The loss of my collection did not diminish my love for comics though. And i certainly didn't shed the load because i felt like leaving those childhood things behind was a rite of passage into adulthood. On the other hand, since then i've noticed that when i'm thinking about comics, usually i'm wondering what the heroes do when they're not dispensing vigilante justice. They're still supposed to be real people in their universes right? If the adult-me has any influence on my perceptions of comic book heroes, it's this - i don't understand the reasoning that connects the acquisition of extraordinary power with the penchant for donning a costume and putting yourself in dangerous situations for altruistic purposes. Maybe that makes me sound like a jerk, but if i gained some kind of super power, i don't think i would make the leap to "hey i should dress up and go out at night looking for trouble!" More likely, i'd try to think of some way to exploit what i could do. Maybe that's how super villains get started. To be fair to both sides though - and this is especially true of technology-based bad guys - why don't they just patent their diabolical devices instead of getting the crap kicked out of themselves trying to rob a bank with them?
By this point, if you're still reading, my guess is that some of you are thinking "what did I get myself into? This thing is long!" <that's what she said>
So how about we break it up into two segments. There's even a nice transition from this point, because like countless other comic fanboys, i too have dipped my toe in the comic creation pool. So you can rest easy now - you're almost to the end.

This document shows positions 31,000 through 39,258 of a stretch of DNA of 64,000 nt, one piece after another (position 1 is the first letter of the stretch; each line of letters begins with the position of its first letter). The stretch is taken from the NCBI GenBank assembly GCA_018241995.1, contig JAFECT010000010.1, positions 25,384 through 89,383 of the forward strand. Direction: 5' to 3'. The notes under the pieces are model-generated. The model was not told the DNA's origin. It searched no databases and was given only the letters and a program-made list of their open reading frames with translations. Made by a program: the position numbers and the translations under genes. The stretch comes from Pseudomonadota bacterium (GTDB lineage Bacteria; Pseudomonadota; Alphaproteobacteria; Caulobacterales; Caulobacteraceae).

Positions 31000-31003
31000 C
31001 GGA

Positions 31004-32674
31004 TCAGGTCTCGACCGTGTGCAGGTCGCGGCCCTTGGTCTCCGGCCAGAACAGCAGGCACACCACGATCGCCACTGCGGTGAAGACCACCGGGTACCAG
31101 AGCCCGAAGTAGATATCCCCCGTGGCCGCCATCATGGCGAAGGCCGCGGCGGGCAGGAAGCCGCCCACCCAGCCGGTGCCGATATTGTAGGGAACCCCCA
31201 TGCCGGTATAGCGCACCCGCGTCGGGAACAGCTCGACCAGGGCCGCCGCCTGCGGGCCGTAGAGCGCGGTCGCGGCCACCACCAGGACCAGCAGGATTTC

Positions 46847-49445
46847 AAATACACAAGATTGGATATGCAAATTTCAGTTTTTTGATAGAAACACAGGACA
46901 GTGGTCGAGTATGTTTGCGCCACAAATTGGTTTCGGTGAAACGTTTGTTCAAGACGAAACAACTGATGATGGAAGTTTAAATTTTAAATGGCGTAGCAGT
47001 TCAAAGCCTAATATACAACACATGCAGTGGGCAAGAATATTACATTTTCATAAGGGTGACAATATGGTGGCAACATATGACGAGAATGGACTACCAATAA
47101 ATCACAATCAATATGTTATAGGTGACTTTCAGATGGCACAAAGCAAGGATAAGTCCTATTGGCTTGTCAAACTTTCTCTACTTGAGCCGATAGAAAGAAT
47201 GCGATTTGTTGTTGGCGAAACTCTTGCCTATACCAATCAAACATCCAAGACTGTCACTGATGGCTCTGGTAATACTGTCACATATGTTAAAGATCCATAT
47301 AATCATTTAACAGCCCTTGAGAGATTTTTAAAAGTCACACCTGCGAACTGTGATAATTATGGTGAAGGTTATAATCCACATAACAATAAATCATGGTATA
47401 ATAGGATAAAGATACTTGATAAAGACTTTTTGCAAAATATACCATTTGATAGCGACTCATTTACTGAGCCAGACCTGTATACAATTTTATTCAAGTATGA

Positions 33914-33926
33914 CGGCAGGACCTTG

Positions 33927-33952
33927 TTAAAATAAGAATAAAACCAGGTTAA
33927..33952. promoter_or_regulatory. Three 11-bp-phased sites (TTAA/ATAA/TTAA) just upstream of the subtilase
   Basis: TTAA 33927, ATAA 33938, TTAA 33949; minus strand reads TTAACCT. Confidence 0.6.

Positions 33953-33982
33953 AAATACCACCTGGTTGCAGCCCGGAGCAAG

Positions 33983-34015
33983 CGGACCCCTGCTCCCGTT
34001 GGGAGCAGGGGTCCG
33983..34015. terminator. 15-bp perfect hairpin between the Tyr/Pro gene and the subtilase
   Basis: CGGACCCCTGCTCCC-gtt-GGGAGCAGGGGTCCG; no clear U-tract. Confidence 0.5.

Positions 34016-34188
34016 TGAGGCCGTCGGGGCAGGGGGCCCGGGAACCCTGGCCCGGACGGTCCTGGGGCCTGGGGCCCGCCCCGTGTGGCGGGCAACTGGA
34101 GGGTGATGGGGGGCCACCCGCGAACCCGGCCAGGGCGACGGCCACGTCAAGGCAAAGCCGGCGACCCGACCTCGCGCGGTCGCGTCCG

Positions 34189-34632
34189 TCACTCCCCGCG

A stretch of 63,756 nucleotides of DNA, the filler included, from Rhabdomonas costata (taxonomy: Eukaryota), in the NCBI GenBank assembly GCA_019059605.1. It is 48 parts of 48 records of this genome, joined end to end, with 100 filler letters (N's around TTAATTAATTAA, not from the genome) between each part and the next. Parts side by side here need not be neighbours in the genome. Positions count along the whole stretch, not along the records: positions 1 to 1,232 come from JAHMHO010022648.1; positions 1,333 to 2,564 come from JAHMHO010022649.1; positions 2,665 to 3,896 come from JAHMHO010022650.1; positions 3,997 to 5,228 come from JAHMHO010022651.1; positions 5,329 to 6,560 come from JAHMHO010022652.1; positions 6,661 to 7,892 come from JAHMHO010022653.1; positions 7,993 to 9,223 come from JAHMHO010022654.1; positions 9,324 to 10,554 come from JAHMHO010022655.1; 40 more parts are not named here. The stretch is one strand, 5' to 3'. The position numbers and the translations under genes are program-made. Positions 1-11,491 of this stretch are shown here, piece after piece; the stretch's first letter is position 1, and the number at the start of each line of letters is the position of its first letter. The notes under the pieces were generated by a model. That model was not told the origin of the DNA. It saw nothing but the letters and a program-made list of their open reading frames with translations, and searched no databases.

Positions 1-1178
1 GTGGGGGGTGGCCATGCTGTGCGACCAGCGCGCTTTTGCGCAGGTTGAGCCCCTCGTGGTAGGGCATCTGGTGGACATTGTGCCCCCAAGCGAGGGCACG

When i started writing on this particular topic, if i'm honest i wasn't entirely sure where it would go. Certainly, i figured it would be more meaty than some other stuff because frankly comics are a big part of my life so i knew i'd have quite a bit of rambling to do before i got somewhere. To keep on point, the basic idea was comics as a form of escapism. So if you'll indulge my spin on that, i'd contend that comic books, despite the solitary nature of the enjoyment of them, give fans a bit of escapism on two fronts.
The obvious nature of comics is that they offer a fantasy world. They are full of heroes and villains who struggle endlessly in what Superman has often described as the never-ending battle. Comics give us examples of heroes we can look up to and be inspired by. Some of them, like Superman, are practically flawless heroes - idealized versions of what it means to be a good person and always do the right thing. Others, like Spider-Man, show us that even people with problems, foibles, or every reason not to do the right thing all the time can still triumph over adversity. And hopefully, by getting involved in their world, we can take some of that back with us and be better people.
In another way, comics give us a little escape from reality when we connect with others who share that passion. As i mentioned earlier, there's a subculture of comic book fans out there from all walks of life. And a good portion of us don't wear our dedication on our sleeves (maybe on our chests though - t-shirt merchandising is pretty big). There's a special moment when you meet someone else who's into comics. It doesn't matter what you thought of the person before that, if you had any preconceived notions, or even if you particularly liked them much. Inevitably, an immediate bond is formed. You talk about your favorite characters, what kinds of comics you liked, and when you first got into comics. Believe me - everyone remembers when they got into comics. And anyone into comics will take a few moments to shoot the breeze with you about it. They've shared your experience escaping into that other world.
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You made it! Congratulations, you toughed it out. That jaunt down memory lane was pretty fun for me. Coming up, i am looking forward to Part 2 of this discussion on comics - my own experience as a creator. i think you'll enjoy it too. There's a lot more pictures to look at.
Also ahead is my interview with Paul O'Connor. Some of you may already know about him if you've followed the link from here at The Long Shot and checked out Longbox Graveyard, his awesome comics-related blog. Paul is a fascinating guy that does so much more too. He was super cool about speaking with me and i can't wait to share his story with you.
Thanks for visiting!